Oral history on "uptight" (1966)

Benjamin Zimmer bgzimmer at BABEL.LING.UPENN.EDU
Thu Dec 29 15:23:58 UTC 2005

A few months ago Wilson Gray initiated a thread on the change in
connotation of "uptight" from positive ('excellent') to negative
('tense, on edge'). This change apparently occurred sometime in the
mid-'60s, despite the 1934 cite given in the OED from J. M. Cain's
_The Postman Always Rings Twice_ ("I'm getting up tight now, and I've
been thinking about Cora"). Jon Lighter speculated that, given the
context, the Cain cite actually meant 'up close (to my imminent
execution)' rather than 'tense'. See:

Anyway, I've been reading _Please Kill Me: The Uncensored Oral History
of Punk_ by Legs McNeil and Gillian McCain (1996), and I came across
some interesting interviews having to do with a series of mixed-media
performances called "Andy Warhol Up-Tight" on Feb. 8-13, 1966. The
performances were at the Film-Makers' Cinematheque in New York (125
West 41 St) and combined films by Warhol with music by the Velvet

p. 12
BILLY NAME [Warhol's photographer]: The entire thing was first called
"Uptight" because when Andy would do something, everybody would get
uptight. Andy was sort of the antithesis to what the avant-garde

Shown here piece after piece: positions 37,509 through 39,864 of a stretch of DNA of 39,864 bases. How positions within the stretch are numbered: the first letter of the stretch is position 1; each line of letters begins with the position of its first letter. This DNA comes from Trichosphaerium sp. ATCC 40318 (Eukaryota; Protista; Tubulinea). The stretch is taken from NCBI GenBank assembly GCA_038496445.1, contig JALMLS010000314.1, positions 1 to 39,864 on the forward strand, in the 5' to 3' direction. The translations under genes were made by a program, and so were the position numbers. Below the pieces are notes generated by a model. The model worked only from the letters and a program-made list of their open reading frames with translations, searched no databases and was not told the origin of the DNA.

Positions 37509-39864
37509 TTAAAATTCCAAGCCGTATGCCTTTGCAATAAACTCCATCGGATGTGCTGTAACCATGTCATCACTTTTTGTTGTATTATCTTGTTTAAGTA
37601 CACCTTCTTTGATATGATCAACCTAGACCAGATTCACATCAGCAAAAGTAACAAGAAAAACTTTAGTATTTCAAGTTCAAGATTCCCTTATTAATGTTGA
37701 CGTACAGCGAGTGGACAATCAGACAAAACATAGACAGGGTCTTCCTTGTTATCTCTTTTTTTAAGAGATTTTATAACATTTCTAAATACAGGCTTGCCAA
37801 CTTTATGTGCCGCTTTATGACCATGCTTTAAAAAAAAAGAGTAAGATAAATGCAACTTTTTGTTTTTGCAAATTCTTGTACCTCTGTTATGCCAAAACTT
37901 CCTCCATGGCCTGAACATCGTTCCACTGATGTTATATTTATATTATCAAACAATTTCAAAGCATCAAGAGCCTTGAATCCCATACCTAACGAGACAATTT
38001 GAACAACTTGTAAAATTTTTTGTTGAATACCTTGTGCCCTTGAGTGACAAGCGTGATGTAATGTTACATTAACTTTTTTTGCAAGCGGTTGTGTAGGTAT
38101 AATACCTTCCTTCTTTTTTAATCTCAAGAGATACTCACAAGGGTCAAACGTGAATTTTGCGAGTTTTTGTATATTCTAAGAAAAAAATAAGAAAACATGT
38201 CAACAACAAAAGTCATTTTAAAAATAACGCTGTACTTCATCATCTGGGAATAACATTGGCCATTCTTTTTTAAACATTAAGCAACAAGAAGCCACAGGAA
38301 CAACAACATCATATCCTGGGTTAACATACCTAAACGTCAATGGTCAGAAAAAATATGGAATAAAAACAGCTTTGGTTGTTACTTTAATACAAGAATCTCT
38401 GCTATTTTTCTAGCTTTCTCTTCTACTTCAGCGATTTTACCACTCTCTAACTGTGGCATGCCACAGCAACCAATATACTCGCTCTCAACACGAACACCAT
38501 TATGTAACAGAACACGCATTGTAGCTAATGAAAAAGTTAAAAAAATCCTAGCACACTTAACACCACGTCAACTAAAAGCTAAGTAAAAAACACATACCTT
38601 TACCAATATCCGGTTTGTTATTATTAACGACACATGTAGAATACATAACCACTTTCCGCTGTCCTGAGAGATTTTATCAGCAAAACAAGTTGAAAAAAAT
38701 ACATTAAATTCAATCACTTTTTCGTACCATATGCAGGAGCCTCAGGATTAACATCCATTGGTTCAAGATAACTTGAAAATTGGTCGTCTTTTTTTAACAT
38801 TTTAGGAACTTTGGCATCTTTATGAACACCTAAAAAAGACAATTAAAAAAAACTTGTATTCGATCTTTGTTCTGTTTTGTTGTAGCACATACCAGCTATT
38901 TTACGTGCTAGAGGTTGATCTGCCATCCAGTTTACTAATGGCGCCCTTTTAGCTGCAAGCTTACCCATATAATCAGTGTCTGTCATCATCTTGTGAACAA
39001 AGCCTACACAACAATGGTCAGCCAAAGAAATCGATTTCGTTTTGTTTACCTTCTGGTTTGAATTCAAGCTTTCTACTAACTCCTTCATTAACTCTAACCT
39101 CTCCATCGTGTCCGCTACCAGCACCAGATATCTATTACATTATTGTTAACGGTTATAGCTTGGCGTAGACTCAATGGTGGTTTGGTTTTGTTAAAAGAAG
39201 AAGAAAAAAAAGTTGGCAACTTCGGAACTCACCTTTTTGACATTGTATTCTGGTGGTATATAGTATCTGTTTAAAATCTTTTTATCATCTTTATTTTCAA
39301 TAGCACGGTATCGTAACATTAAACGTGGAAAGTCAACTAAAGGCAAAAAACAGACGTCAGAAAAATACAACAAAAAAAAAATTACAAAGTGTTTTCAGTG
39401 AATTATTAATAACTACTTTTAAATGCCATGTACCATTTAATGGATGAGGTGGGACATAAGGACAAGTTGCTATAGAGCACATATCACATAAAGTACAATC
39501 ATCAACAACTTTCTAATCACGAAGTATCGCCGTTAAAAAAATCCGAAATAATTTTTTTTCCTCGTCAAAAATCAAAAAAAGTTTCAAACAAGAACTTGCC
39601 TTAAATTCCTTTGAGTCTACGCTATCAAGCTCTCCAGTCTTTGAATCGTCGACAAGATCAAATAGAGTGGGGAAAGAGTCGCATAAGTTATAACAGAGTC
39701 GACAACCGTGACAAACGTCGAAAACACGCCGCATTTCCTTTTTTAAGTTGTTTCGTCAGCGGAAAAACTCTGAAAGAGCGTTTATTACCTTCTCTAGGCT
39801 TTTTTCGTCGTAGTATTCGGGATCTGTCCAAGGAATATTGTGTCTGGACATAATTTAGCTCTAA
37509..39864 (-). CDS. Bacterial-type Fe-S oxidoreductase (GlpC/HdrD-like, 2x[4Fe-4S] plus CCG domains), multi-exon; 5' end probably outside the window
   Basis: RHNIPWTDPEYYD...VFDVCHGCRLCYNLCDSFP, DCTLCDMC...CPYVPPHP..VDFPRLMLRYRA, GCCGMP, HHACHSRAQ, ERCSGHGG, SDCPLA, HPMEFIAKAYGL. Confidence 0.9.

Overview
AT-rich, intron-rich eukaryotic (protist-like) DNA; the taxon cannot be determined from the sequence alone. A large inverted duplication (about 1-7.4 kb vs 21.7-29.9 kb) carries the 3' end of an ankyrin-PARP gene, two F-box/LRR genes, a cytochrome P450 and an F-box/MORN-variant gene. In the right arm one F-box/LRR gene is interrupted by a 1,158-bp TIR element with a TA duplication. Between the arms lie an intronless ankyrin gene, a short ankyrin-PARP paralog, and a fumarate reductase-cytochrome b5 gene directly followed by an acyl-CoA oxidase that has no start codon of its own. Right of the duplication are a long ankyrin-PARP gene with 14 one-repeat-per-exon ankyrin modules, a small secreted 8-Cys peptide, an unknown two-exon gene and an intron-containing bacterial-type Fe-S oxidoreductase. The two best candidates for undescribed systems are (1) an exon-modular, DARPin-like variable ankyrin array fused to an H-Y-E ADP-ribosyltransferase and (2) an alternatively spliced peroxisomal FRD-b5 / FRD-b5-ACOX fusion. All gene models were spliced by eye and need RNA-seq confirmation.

romantic artists were at that time.
Filmmakers like Stan Brakhage and Stan Vanderbeek were still bohemian
avant-garde hero artists, whereas Andy was not even an antihero, he
was a zero. And it just made them grit their teeth to have Warhol
becoming recognized as the core of this thing they had built. So
everybody was always uptight whenever we showed up.

p. 13
RONNIE CUTRONE [Warhol's studio assistant]: The other groups were
taking acid. By this time I was basically off of acid, I was into
Methedrine, because you had to get uptight. "Uptight" used to have a
good connotation -- you know, like Stevie Wonder's song "uptight," but
we changed it to mean rigid and paranoid. Hence Methedrine.

These two accounts are somewhat conflicting (not surprising, given
that this is an oral history published three decades after the fact,
describing a notoriously drug-addled scene). Billy Name's account
suggests that "uptight" = 'tense' was in common use by then (note
OED's cite from Feb. 13, 1966 in the _Sunday Times_ -- perhaps
referring to the Warhol series, then just ending?). Cutrone suggests
that the Methedrine users at Warhol's Factory were responsible for the
change in meaning and popularized it with the title of the series. Or
perhaps the title was meant to have a double meaning: the approbative
sense known to the general public through the Stevie Wonder song then
on the charts, and the new 'nervous' sense known to speed freaks and
others in and around that scene.

Warhol's "Up-Tight" series also described here:
Excerpt from _Up-Tight: The Velvet Underground Story_ by Victor
Bockris and Gerard Malanga:
Ad in the _East Village Other_:

_Please Kill Me_ is also searchable on Amazon:

--Ben Zimmer

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